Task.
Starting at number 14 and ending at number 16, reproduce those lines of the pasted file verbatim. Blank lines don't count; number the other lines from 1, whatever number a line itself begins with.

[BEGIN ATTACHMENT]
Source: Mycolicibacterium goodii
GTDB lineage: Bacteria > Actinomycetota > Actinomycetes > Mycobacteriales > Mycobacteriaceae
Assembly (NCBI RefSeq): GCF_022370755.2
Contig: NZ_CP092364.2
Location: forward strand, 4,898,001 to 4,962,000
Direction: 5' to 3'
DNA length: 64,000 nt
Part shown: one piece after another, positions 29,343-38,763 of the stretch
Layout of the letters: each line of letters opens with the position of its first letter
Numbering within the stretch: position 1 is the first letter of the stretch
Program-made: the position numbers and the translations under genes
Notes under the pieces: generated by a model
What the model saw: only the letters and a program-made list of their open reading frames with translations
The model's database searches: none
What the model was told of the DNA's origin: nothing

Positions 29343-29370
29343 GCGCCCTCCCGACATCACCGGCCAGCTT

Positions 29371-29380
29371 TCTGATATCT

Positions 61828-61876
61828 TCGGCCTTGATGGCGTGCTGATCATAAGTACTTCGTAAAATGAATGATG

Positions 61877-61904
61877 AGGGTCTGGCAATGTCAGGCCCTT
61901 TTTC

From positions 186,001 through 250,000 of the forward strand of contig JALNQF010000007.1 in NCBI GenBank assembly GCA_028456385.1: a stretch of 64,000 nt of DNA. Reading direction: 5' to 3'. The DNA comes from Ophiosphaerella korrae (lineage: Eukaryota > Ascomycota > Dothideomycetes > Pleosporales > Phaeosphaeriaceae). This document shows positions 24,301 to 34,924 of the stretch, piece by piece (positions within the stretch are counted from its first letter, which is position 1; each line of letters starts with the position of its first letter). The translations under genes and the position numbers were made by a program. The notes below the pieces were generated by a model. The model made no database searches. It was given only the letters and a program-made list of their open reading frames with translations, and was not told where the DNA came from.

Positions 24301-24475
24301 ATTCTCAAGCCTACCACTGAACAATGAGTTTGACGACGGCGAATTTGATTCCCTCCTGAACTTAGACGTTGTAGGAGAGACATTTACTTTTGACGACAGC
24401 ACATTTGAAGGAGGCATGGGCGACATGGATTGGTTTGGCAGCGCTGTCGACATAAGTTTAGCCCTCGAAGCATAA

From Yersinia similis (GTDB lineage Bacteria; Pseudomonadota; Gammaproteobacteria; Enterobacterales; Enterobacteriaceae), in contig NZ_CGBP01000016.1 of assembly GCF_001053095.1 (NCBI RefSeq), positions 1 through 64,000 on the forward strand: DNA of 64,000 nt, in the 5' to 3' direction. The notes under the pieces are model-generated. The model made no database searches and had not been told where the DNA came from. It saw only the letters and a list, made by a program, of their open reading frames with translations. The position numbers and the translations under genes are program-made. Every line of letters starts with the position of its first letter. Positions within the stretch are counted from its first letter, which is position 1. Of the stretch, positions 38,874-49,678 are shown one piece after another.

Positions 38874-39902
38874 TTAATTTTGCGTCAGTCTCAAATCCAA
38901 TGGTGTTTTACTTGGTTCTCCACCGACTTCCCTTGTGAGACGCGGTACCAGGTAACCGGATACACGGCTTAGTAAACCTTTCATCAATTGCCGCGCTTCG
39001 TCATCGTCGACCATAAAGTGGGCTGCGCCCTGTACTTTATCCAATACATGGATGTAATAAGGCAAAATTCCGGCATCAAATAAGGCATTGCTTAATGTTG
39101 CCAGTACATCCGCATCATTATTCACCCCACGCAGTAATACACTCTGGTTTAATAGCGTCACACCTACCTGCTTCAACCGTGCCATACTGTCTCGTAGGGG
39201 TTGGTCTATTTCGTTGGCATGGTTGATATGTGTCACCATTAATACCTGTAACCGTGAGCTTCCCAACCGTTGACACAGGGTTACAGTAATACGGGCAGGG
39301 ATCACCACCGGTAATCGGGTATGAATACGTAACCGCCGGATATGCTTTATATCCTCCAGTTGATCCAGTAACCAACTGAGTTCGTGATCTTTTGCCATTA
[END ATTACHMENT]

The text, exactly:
The model's database searches: none
What the model was told of the DNA's origin: nothing

Positions 29343-29370